Polestar Pilates Teacher Training: The Principles part 5 of 6

Pilates Teacher TrainingAs we continue our exploration of the principles that every Polestar Pilates Teacher Training covers, we have come to my favorite principle: Alignment and Weight Bearing of the Upper and Lower extremity.  This principle is my favorite for a very geeky  reason.   And that reason is the word arthrokinematics.

The most basic kinesiology classes covers biomechanics, which in its simplest sense is naming  the ways in which the body moves through space. In the sagittal plane our bodies  flex  and extend at the joints.  In the coronal plane, our body laterally flexes, abducts, and adducts, and in the transverse plane the body rotates.  All of these words, describe  the ways in which the body moves through space.  They describe  the movement that  we  can  see.  However, in the Polestar  Pilates Teacher Training, Alignment  and  Weight Bearing  of  the Upper and Lower Extremities,  also  talks  about movement we can’t  see. We also cover the movement inside of the joints.  I like to think about arthrokinematics as the conversations that our joint surfaces have with each other.

When joints are congruent (the surfaces of the bones within the joint are talking to who they are supposed to talk to) then the choreography within the joint in any movement has a spin, a glide and a roll.  The magical thing about this is the nervous system doesn’t tell the bones to spin, glide and roll.  It is simply the structure of the surface of the bones.  Thus, when we create the most ideal alignment, everything works the way it is supposed to without too much thought.  How do you like them apples?  What if our mind was free of cues like this: Use your hamstrings, squeeze your glutes, and pull your belly in. Polestar Pilates Teachers know how to cue the movement so that it is integrated on a subconscious level.  We learn to use the brilliantly designed and evolved architecture of our bodies to improve our performance!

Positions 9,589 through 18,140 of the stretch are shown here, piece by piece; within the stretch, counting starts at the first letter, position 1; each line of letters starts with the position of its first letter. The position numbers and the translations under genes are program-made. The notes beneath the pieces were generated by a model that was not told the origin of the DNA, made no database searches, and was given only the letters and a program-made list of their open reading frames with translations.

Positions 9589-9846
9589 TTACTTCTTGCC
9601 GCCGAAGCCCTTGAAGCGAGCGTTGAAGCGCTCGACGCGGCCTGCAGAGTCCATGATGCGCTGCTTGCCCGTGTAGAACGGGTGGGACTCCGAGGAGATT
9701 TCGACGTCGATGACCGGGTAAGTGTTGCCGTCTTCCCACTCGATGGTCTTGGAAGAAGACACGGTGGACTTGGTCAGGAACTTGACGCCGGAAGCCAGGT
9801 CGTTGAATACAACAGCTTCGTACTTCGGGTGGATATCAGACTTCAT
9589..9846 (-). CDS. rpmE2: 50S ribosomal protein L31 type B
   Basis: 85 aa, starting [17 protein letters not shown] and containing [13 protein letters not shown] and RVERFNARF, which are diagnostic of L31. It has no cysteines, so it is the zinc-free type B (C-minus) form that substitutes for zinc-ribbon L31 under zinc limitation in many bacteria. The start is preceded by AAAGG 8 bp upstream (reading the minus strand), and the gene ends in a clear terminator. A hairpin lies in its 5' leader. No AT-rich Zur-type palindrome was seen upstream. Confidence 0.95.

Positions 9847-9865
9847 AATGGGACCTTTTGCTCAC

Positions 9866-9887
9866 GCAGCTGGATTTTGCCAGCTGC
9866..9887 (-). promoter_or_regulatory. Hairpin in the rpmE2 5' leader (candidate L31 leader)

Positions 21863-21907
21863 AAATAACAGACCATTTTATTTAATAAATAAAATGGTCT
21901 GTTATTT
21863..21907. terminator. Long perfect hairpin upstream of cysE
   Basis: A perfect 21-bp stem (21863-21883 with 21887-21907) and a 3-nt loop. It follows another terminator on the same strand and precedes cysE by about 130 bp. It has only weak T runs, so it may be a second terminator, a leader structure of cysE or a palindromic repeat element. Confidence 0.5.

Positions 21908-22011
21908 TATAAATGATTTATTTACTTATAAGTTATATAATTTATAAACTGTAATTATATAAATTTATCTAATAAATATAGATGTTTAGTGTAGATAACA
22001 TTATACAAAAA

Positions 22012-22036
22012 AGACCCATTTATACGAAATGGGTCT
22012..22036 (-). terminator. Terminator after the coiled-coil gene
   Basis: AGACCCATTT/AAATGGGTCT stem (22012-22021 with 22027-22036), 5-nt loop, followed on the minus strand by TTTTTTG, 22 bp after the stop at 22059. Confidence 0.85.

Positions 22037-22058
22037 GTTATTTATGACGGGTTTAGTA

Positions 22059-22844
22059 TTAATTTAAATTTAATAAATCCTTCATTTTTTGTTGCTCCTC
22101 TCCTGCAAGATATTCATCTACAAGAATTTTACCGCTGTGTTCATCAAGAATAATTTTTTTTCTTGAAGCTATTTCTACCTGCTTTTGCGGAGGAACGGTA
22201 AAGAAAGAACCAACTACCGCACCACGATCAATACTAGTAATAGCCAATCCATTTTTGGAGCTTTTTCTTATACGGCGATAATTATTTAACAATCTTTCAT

So when we think of alignment of the feet, ankles, knees, and hips it becomes a much more nuanced thought.  We may tell our clients to point their knees over their second and third toes, but we also want the femur to spin outward when the knee is flexing while the tibia spins inward, we are thinking about the talus and its glide back, and in the Polestar Pilates Teacher Training program we are trying to facilitate the movement in which all of these things happen at once or in sequence making the most efficient and high performance movement possible. Phew say the word arthrokinematics and 500 words just fly off of my fingers.  The geeky and mysterious, magic of movement is the best thing you learn in the Polestar Pilates Comprehensive series.